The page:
|Publication number||US5873282 A|
|Application number||US 08/315,208|
|Publication date||Feb 23, 1999|
|Filing date||Sep 29, 1994|
|Priority date||Sep 29, 1994|
|Also published as||CA2159155A1, DE69524172D1, DE69524172T2, EP0704267A1, EP0704267B1, US5934143|
|Publication number||08315208, 315208, US 5873282 A, US 5873282A, US-A-5873282, US5873282 A, US5873282A|
|Inventors||John E. Dibbern, Jr., Lynn E. Lentino, William R. Stumpf|
|Original Assignee||Black & Decker Inc.|
|Export Citation||BiBTeX, EndNote, RefMan|
|Patent Citations (17), Non-Patent Citations (2), Referenced by (3), Classifications (20), Legal Events (4)|
|External Links: USPTO, USPTO Assignment, Espacenet|
The present invention relates generally to electrically powered tools, and more particularly, to an apparatus for limiting motor armature shaft deflection of such power tools.
An electrically powered tool, such as a portable rotary hand held saw and the like, typically includes an electric motor for providing a source of power which is transmitted through a gear train to the saw blade or other implement for performing the intended work. As can be appreciated, there is a large amount of force exerted on the implement as it is worked through the material. This force, which is generated by the electric motor, is conducted through the gear train to the implement. Therefore, the gear train and the electric motor are necessarily designed to withstand the high stresses resulting from these forces.
The loads, and therefore the stresses, experienced by the gear train and the motor vary with the cutting conditions. When the power tool is freewheeling, i.e., the tool is operating but the implement is not cutting through material, the loading of the gear train is fairly low. When the tool is cutting easily through a piece of material, the loading of the gear train is still of fairly low magnitude. However, if the tool bogs down or "stalls" in the material, i.e., the implement is no longer moving smoothly through or is stuck in the workpiece, the loading and stresses acting on the gear train increase.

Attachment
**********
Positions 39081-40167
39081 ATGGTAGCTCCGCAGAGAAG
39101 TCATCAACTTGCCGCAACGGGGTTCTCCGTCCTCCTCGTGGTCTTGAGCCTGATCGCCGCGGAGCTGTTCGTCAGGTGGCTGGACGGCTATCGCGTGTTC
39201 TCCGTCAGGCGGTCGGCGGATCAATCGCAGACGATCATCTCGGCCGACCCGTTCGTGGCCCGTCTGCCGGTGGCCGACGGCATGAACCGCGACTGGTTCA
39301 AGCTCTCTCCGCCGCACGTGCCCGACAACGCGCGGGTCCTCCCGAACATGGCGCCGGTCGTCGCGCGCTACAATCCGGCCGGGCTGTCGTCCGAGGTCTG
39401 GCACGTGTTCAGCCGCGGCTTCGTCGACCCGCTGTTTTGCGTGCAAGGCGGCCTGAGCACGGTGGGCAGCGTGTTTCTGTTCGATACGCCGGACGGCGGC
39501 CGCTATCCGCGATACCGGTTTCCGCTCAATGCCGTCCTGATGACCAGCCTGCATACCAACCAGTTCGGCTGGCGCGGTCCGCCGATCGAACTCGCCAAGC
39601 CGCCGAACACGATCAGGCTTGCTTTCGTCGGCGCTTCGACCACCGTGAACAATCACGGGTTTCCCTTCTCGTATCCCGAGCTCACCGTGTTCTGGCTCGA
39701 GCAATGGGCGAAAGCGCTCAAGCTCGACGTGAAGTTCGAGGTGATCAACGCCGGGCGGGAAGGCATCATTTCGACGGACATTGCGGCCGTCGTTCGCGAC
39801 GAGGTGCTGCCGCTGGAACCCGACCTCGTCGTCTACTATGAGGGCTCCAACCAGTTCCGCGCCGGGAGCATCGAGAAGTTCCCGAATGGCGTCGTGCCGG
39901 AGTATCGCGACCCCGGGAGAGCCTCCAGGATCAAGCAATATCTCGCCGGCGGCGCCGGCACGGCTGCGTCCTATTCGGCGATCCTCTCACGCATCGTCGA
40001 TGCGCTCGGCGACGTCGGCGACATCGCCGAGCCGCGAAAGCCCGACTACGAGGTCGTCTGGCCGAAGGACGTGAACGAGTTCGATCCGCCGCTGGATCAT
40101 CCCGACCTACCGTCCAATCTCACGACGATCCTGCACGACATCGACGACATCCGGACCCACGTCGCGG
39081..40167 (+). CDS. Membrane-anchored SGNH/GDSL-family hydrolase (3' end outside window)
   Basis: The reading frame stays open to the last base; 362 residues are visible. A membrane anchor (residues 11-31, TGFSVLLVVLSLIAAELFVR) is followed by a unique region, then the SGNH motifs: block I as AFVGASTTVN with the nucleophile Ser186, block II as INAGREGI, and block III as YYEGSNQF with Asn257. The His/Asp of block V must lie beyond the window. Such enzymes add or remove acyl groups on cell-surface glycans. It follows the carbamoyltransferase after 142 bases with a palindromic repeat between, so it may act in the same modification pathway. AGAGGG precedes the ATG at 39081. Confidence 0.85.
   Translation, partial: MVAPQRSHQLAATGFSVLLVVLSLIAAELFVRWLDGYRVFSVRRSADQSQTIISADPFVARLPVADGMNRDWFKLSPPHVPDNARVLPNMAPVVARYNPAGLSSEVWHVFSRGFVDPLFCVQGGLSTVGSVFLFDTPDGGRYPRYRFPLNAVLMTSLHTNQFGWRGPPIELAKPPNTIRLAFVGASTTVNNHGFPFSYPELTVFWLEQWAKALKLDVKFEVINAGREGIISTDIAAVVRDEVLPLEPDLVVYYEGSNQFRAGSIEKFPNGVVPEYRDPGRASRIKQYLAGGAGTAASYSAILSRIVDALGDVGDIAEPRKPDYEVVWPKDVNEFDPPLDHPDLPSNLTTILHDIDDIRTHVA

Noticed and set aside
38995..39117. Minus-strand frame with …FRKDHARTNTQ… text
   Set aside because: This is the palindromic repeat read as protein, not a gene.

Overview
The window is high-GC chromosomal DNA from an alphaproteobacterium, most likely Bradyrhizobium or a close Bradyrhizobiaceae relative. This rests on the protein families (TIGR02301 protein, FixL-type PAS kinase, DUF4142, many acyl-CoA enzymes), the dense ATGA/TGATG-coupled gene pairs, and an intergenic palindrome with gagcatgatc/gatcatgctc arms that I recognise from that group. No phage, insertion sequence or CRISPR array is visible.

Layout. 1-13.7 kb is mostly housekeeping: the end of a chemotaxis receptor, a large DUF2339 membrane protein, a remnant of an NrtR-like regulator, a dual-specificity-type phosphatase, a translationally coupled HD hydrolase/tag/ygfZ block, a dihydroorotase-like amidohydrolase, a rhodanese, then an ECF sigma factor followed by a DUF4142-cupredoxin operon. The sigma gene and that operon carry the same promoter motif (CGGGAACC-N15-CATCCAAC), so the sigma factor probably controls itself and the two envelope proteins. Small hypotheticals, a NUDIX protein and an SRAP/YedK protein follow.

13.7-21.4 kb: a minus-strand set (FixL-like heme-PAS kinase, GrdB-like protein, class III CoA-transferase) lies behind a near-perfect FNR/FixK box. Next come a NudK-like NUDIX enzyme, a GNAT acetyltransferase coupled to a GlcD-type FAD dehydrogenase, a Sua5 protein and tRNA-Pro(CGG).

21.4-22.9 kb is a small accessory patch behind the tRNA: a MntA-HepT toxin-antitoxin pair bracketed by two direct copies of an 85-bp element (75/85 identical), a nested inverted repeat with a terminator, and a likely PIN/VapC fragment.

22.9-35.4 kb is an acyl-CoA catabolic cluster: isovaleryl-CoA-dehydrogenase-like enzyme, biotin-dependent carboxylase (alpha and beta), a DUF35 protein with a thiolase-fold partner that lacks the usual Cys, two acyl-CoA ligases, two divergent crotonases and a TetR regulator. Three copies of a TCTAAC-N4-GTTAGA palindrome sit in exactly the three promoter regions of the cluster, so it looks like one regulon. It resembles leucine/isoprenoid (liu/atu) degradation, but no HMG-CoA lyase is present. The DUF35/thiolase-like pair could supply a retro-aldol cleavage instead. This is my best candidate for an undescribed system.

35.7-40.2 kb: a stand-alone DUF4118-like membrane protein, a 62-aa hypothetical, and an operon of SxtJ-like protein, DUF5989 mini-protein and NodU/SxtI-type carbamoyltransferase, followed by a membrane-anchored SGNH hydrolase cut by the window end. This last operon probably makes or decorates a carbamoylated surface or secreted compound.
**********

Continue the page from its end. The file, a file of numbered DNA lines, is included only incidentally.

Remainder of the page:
Although the implement may have "stalled" in the workpiece, the driving torque from the electric motor will continue and the force acting on the gear teeth may tend to force the gears apart and drive the armature shaft radially outwardly. If the armature shaft should deflect radially, the loading condition on the gear train will be further aggravated because the driving connection thereon will be via the tips of the gear teeth instead of against the faces of the gear teeth.
Therefore, to ensure that the gear teeth do not fracture or otherwise fail under such loading conditions, and hence, to ensure a long reliable life for the power tool, the gears are made from hardened steel. Hardened steel gears, however, are typically more difficult to manufacture and are more expensive as compared to other types of gears such as powdered metal gears. In addition to providing for hardened steel gears, care must also be taken to provide enhanced support bearings for the various elements of the power tool gear train to ensure that they too are not damaged by the adverse loading conditions, and particularly, by shaft deflection.